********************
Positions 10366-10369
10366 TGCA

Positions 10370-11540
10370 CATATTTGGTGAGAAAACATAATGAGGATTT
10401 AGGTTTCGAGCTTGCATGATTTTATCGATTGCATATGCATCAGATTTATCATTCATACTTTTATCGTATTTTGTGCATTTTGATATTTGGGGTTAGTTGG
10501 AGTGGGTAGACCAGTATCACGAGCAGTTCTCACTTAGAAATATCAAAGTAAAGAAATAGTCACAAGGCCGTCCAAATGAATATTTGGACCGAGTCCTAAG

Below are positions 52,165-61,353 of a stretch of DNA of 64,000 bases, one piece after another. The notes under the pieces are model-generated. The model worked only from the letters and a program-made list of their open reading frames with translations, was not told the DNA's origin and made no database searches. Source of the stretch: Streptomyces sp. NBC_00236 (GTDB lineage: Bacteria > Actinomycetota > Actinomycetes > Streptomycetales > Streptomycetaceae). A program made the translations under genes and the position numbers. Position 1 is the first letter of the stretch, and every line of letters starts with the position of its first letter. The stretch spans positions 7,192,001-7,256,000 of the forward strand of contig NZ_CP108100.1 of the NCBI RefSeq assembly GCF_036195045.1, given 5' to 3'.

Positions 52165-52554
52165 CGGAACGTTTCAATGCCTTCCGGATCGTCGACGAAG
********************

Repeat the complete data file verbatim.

Positions 10366-10369
10366 TGCA

Positions 10370-11540
10370 CATATTTGGTGAGAAAACATAATGAGGATTT
10401 AGGTTTCGAGCTTGCATGATTTTATCGATTGCATATGCATCAGATTTATCATTCATACTTTTATCGTATTTTGTGCATTTTGATATTTGGGGTTAGTTGG
10501 AGTGGGTAGACCAGTATCACGAGCAGTTCTCACTTAGAAATATCAAAGTAAAGAAATAGTCACAAGGCCGTCCAAATGAATATTTGGACCGAGTCCTAAG

Below are positions 52,165-61,353 of a stretch of DNA of 64,000 bases, one piece after another. The notes under the pieces are model-generated. The model worked only from the letters and a program-made list of their open reading frames with translations, was not told the DNA's origin and made no database searches. Source of the stretch: Streptomyces sp. NBC_00236 (GTDB lineage: Bacteria > Actinomycetota > Actinomycetes > Streptomycetales > Streptomycetaceae). A program made the translations under genes and the position numbers. Position 1 is the first letter of the stretch, and every line of letters starts with the position of its first letter. The stretch spans positions 7,192,001-7,256,000 of the forward strand of contig NZ_CP108100.1 of the NCBI RefSeq assembly GCF_036195045.1, given 5' to 3'.

Positions 52165-52554
52165 CGGAACGTTTCAATGCCTTCCGGATCGTCGACGAAG